Winter Of Our Discontent?
Summer may be in full bloom, but winter's costs just around the corner.
Despite the recent dip in oil and natural gas prices, experts agree that next year's heating bills will exceed last year's, according to the New York Times. In past years, fuel providers offered customers locked-in rates during summer months to help ease the transition into winter. But with energy costs oscillating wildly, most oil and gas companies aren't offering these kinds of plans. Unless you happen to live in Southern California or Florida, it may make sense to start saving - or consider moving to Boca.
The Northeast will likely be hit the hardest, where oil is the heating fuel of choice for most households. Heating oil costs are up 36% from last year; for people living in New England, bills may go up as much as $1,500, according to government forecasts. While the price for natural gas has come down modestly in recent weeks, it's still up 11% from last year. Electricity prices also remain higher than usual.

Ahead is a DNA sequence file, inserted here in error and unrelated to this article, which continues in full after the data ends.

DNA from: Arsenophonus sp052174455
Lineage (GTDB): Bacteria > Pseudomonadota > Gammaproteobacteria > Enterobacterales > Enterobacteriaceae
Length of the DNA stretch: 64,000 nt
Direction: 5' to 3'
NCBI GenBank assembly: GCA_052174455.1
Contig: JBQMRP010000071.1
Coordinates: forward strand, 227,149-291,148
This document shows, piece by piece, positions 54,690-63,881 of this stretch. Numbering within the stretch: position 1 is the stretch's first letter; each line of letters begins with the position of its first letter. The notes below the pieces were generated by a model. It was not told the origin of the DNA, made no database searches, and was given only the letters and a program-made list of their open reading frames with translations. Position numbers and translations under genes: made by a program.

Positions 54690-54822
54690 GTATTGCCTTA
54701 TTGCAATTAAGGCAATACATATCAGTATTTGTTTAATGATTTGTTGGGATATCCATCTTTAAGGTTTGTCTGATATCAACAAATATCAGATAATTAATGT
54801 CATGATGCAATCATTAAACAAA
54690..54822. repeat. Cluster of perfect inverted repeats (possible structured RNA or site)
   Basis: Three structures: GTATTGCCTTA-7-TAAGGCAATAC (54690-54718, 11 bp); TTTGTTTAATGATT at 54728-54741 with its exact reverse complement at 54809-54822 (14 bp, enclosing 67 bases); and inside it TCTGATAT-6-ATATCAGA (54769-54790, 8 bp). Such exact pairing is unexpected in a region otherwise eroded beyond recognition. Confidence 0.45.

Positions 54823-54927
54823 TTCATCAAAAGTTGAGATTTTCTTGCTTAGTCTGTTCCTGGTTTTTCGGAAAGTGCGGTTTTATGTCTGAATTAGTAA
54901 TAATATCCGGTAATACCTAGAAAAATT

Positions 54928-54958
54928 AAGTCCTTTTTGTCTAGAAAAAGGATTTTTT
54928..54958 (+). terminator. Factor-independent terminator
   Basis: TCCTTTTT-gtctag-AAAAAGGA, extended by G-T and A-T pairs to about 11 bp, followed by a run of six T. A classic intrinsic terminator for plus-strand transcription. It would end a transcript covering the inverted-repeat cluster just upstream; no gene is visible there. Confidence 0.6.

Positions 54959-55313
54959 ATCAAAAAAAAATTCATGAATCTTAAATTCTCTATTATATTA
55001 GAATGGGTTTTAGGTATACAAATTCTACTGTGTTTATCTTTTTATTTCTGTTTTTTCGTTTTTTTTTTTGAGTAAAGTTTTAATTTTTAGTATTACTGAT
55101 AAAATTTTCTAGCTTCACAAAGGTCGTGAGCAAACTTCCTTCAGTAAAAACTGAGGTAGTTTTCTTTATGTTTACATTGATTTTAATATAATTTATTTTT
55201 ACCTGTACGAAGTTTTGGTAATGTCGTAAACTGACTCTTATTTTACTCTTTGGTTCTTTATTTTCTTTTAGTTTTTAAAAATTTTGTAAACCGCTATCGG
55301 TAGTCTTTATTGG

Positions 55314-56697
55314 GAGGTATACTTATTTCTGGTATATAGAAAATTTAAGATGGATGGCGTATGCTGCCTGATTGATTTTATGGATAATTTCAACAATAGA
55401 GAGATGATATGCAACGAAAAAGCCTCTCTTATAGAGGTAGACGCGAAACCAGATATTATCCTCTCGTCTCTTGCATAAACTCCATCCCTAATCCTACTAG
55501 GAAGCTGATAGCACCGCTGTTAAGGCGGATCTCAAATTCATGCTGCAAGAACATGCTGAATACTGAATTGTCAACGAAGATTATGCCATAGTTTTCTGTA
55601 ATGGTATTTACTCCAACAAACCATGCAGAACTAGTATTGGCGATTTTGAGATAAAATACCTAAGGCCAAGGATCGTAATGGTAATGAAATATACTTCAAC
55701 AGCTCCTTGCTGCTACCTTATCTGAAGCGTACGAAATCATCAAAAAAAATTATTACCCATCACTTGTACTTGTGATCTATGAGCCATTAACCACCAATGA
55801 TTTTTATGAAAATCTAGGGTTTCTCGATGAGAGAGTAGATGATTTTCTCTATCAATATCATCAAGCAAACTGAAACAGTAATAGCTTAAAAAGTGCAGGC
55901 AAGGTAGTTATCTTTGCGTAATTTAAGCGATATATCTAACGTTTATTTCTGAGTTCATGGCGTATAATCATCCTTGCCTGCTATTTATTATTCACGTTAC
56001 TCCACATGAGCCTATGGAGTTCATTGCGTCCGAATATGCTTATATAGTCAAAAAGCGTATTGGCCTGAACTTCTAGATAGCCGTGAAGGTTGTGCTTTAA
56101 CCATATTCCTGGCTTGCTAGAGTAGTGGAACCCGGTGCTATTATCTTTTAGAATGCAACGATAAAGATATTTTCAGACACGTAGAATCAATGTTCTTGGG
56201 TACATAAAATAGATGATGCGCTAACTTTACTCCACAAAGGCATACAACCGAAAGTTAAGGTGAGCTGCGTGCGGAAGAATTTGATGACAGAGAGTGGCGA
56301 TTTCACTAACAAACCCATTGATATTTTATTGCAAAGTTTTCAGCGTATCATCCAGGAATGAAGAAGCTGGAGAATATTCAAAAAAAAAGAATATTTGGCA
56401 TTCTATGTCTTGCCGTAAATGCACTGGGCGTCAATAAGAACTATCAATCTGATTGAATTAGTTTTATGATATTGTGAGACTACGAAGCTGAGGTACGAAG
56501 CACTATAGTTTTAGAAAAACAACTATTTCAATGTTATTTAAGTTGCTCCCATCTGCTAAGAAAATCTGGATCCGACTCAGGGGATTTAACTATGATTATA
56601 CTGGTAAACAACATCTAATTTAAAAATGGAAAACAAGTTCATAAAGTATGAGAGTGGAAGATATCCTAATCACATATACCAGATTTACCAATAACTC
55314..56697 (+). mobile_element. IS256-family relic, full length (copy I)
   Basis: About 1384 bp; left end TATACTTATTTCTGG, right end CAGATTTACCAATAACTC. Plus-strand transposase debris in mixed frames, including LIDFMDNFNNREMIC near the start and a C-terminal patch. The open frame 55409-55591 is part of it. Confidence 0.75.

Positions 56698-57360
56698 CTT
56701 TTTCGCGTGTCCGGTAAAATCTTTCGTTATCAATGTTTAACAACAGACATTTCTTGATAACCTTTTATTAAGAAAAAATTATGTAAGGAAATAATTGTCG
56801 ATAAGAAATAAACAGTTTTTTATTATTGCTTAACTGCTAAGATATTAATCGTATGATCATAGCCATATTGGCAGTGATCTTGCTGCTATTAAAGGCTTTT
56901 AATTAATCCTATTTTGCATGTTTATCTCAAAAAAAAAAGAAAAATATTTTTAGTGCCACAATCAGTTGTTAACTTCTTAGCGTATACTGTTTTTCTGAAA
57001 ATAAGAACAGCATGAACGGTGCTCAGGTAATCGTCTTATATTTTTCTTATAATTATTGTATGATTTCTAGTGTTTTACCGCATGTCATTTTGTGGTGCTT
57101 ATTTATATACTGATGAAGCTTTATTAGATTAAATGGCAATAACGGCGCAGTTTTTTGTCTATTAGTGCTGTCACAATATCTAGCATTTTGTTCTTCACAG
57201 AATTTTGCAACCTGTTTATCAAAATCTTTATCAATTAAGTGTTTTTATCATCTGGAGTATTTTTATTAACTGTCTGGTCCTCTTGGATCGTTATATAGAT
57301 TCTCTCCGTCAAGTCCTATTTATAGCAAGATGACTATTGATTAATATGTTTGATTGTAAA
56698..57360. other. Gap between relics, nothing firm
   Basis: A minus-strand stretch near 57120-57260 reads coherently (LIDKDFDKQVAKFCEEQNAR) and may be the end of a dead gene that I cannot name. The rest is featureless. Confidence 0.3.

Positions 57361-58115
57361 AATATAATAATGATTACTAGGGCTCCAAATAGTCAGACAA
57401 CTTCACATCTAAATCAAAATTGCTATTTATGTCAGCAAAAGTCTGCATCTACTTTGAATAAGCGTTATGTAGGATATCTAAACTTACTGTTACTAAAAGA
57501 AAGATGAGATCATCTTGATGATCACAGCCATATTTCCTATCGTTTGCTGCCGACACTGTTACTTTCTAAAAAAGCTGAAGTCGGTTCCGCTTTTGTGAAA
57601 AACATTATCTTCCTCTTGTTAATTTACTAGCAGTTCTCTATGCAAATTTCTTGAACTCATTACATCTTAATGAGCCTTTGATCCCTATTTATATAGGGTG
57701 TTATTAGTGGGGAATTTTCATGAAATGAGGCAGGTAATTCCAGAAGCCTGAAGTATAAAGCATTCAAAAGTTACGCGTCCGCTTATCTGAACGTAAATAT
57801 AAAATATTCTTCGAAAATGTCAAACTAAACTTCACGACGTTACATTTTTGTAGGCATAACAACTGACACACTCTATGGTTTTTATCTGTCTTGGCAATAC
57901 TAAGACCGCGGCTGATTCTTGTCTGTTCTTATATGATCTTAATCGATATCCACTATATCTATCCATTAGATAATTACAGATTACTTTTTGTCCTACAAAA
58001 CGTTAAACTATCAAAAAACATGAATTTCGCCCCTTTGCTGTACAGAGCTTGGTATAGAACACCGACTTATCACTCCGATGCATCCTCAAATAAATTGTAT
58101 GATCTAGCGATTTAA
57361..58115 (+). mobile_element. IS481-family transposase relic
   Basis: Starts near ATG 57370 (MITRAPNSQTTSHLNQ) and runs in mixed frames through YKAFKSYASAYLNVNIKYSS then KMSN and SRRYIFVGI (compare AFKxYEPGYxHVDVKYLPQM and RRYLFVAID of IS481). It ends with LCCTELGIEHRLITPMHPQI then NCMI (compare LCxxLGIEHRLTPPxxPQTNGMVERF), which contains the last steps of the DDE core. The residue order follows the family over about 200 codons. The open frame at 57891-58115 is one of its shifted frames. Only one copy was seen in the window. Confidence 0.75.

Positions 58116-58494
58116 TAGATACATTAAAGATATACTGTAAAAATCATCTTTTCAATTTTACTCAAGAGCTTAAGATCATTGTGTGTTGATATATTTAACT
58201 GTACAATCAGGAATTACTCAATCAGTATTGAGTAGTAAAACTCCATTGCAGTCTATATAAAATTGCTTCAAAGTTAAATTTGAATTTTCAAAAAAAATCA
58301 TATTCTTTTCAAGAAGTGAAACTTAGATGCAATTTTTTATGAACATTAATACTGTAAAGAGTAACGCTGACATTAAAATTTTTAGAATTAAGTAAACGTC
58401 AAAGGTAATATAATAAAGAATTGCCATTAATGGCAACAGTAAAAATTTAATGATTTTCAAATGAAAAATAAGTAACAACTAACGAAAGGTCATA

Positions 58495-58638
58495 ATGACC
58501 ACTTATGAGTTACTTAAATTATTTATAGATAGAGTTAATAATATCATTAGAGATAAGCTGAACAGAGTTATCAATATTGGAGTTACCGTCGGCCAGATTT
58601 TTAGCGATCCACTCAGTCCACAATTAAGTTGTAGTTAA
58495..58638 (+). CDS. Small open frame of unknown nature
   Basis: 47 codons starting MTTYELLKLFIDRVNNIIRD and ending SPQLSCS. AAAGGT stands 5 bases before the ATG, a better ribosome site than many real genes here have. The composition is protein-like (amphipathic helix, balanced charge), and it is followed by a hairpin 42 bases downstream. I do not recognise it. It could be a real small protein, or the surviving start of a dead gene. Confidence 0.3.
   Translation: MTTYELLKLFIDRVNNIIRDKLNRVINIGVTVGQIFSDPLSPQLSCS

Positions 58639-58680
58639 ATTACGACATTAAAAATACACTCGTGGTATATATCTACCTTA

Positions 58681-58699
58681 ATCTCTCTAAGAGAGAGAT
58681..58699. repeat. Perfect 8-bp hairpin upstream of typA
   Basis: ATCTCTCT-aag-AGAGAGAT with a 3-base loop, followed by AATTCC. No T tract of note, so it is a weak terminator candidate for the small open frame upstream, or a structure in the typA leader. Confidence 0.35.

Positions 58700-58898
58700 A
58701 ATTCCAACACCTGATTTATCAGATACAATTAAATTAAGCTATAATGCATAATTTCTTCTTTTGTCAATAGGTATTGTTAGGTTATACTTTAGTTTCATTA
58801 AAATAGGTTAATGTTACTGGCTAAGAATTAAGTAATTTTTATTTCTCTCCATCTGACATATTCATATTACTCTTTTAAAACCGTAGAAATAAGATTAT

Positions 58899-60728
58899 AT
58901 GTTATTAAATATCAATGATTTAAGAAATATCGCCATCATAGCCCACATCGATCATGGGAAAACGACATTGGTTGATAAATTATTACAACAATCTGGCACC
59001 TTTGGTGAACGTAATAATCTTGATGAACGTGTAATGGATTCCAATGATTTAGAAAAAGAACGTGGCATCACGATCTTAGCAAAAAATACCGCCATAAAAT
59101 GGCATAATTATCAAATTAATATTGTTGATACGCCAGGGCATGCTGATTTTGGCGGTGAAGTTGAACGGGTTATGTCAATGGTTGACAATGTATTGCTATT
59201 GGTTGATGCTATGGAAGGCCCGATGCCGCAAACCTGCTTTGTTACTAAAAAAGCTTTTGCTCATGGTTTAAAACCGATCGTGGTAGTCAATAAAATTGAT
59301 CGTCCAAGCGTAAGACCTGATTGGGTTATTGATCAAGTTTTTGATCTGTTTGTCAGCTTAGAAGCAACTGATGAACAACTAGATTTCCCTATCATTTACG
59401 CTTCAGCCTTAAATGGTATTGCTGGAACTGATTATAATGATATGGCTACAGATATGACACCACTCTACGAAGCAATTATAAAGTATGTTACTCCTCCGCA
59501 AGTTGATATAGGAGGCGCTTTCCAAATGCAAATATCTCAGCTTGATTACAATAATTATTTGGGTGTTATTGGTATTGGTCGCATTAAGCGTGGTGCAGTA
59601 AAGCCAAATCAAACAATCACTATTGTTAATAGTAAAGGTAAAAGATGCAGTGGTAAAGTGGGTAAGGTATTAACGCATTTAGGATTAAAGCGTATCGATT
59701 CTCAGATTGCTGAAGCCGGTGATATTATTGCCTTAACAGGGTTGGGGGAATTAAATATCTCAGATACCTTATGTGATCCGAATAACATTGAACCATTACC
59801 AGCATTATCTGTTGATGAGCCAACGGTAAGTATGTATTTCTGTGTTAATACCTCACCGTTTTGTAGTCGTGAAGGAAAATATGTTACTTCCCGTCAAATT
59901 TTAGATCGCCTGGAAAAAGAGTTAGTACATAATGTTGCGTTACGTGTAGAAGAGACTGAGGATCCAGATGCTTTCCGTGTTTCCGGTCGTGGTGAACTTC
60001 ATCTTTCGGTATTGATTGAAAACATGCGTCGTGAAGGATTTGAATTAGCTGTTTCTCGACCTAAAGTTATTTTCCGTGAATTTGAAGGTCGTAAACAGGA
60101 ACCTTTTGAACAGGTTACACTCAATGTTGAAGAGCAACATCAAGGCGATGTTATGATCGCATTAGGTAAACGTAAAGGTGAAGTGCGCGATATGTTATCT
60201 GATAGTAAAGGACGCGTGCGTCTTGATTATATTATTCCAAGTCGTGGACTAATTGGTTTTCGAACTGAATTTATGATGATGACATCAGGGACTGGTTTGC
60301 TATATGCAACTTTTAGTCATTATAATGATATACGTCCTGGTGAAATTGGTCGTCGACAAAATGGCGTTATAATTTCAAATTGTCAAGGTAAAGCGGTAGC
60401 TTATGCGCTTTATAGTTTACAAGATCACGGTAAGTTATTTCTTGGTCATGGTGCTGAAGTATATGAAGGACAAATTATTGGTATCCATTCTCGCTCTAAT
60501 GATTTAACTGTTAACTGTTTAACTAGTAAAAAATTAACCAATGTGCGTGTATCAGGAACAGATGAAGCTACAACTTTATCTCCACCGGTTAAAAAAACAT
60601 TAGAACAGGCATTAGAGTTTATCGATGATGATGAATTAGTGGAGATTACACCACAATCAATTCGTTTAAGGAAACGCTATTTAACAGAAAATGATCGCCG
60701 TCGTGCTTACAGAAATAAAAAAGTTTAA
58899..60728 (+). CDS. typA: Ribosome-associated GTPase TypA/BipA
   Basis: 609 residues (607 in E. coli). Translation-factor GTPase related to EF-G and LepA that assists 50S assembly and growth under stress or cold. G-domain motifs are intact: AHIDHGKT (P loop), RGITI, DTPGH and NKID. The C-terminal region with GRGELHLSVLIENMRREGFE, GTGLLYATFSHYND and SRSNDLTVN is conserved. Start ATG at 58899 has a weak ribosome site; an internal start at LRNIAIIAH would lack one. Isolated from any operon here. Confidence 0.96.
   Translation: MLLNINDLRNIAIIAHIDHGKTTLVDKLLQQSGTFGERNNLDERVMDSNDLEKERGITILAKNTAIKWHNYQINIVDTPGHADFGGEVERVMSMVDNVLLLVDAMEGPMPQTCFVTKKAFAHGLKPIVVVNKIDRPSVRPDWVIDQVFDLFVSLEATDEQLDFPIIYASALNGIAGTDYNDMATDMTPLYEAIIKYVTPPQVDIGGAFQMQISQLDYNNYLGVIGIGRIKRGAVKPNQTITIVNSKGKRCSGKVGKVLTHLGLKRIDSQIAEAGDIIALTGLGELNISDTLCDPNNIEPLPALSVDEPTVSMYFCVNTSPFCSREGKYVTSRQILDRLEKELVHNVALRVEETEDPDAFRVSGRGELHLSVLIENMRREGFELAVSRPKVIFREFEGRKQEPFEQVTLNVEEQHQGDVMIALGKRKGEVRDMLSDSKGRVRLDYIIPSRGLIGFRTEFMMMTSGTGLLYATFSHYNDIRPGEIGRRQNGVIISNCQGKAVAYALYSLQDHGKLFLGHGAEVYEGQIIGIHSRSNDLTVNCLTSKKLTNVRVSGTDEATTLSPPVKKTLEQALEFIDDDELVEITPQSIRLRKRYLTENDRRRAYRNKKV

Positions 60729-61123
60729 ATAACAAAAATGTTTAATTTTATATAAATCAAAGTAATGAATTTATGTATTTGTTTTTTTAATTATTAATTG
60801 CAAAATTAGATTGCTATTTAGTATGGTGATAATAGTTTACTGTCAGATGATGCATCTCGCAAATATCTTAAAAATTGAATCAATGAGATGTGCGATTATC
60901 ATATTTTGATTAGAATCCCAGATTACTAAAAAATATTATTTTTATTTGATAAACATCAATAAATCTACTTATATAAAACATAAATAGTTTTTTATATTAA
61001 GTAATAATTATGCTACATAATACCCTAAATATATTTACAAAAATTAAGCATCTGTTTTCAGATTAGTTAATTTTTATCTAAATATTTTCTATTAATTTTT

Experts and government officials remain deadlocked on whether or not more U.S. drilling would help consumers. But a new study from the Consumer Federation of America asserts that domestic drilling would most certainly help big oil. Companies like Exxon-Mobil (XOM) and Chevron (CVX), who already reported record profits this quarter, could continue to sell the domestic oil at global rates. That doesn't necessarily mean cheaper heat for the everyman.
With very few energy alternatives, consumers will have to plan ahead. And planning they are, with gasoline consumption down 2.4% in the last month alone. But if you happen to have any solar panels lying around, now might be a smart time to start using them. Or wind turbines. Or hamsters in wheels.
For more on the costs and benefits of alternative energy, check out Hoofy and Boo's always astute report.
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